With the eyes of the world continue to be trained on the southern Indian state of Kerala following devastating floods that have taken hundreds of lives and make half a million people homeless, a small but significant one-man show comes to The Place, London on 29 September throwing a spotlight on the rich Keralan legacy that exists in the UK
Confessions Cockney Temple Dancer, which opened its 2018/2019 tour at the Edinburgh Fringe to 5* reviews, is the work of director and Choreographer Shane Shambhu, a first generation British Asian born and raised in the cultural melting pot of East Ham, London.
It charts his journey from unlikely dance student to rude boy to marketing manager to performer, through his dedicated study of the classical Indian dance form of Bharatanatyam, something that remained hidden from his potentially judgmental east end peers.
Shane danced for pioneering choreographer Shobana Jeyasingh for four and half years and was Movement Director for Game of Love and Chai directed by Jatinder Verma and writer ‘Young Ones’ comedian and actor, Nigel Planer
Shambhu has been compared in style to Lee Evans with a particularly British Asian sensibility using his proven skill as a dancer, actor, choreographer, comedian, collaborator and creative director that makes his work urban, current and real to audiences today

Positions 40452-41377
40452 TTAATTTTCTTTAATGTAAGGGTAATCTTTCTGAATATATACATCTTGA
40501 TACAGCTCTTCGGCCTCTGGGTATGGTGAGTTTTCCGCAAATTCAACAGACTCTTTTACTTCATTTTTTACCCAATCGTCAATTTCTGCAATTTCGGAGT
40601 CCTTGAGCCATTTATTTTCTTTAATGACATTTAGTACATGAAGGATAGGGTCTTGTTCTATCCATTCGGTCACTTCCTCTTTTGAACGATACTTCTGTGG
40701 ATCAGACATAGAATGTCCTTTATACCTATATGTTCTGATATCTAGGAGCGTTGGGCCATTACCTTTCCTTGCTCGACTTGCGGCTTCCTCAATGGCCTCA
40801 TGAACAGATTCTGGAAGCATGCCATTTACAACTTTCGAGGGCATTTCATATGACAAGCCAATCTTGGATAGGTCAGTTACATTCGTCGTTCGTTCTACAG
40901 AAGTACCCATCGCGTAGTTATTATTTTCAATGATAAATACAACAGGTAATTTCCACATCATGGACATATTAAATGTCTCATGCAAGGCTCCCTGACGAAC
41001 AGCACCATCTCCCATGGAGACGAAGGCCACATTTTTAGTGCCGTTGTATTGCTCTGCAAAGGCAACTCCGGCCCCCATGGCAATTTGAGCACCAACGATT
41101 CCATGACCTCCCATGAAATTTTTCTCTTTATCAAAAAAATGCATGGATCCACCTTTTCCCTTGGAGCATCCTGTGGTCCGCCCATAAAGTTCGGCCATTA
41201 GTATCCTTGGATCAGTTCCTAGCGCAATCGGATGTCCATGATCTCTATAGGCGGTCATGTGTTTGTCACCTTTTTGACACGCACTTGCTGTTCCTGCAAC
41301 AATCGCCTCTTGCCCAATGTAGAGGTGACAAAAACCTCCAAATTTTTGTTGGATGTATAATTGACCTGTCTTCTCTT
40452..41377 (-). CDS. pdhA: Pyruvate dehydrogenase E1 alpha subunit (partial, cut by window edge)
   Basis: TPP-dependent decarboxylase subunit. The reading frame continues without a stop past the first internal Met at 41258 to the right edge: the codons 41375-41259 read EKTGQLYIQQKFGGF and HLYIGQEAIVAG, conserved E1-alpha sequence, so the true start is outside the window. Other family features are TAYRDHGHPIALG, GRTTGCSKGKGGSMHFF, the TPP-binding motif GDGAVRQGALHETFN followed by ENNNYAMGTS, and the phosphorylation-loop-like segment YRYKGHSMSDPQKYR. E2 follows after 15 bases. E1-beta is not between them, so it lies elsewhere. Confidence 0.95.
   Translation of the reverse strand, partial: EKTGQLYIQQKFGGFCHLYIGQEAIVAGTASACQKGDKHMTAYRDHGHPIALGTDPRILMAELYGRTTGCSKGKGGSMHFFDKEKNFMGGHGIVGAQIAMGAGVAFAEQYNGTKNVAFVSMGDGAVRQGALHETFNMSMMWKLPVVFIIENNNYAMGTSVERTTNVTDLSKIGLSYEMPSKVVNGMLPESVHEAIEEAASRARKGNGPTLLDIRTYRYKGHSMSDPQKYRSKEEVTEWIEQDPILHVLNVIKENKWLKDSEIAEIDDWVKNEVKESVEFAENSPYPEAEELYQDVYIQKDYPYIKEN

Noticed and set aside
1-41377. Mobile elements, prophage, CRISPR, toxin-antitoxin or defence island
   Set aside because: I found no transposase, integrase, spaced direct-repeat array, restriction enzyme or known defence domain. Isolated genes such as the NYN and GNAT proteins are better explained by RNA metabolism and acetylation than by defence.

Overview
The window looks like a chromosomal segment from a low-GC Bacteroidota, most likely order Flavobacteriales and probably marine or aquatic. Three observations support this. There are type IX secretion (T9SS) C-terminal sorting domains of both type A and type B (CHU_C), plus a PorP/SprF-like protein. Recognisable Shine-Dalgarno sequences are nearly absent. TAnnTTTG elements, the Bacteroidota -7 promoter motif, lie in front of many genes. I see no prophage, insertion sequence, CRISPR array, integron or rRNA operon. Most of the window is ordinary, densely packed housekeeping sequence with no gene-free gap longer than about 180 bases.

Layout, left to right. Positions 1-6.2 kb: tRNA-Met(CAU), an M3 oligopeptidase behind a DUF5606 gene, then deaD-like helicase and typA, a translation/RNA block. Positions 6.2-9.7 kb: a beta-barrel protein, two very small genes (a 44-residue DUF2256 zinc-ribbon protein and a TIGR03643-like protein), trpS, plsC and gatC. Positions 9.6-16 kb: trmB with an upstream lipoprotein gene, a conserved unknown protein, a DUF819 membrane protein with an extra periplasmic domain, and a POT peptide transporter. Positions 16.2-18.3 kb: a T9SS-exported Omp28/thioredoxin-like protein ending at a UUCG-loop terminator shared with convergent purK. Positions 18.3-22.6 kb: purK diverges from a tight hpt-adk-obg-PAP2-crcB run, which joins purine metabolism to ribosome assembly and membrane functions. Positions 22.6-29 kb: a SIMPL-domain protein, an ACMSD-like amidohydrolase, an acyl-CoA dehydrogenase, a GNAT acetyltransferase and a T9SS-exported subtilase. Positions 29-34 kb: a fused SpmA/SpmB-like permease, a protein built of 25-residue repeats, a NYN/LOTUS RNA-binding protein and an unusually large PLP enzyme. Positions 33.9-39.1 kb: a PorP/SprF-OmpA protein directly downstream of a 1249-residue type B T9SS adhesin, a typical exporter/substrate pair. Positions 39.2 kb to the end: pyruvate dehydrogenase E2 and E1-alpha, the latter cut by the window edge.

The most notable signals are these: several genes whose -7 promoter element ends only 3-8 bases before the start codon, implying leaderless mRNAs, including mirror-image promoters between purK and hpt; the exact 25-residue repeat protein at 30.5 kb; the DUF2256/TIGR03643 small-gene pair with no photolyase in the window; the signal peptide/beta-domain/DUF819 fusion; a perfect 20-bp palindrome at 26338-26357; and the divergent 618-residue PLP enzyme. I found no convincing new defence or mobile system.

Coming from a migrant family, Shane wants to open up conversations around culturally-diverse communities from migrant backgrounds questioning what it means to be British today and how to establish pathways forward for a more inclusive and tolerant society in Britain
His work shares South Indian thinking and knowledge, which is significantly different from North Indian cultural influences, the regularly understood touchstones of ‘Indian ness’. In South India there is no Bollywood, just Mollywood or even Tollywood!
Just as remarkable as Shambhu’s sinuous progress towards critically acclaimed artist and director of production company Altered Skin is the fact that, unlike most students of classical Indian dance, who hail from a background of family wealth, Shane’s origins are distinctly working class. His father was a fork-lift driver and his mother worked at the Ford motor plant in Dagenham and who sent their son off to the temple to dance not as an exercise in cultural grounding but as a response to his burgeoning pre-teen weight.
While the British public has been treated to the BBC’s ‘Big Asian Summer Season’, Shambhu’s Confessions OF A Cockney Temple Dancer acutely observes the characters that have shaped his life of growing up in East London. With a multi-lingual script, Shambhu has discovered a fresh approach to engage with contemporary audiences and invite them into his world involving a vivid display of characters, lived experiences and comical personal reminiscences.
His collaboration with Award-Winning playwright, Jonathan Lichtenstein, Surinder Sandhu (composer) and Martin Dewar (video design) provides funny and moving insights on this most British of Asian rites of passage.
Confessions Of A Cockney Temple Dancer visits The Place, London – 29 September 2018
The Place – London
17 Duke’s Road
0207 121 1100
29 September 2018 – 19.30 – 21.00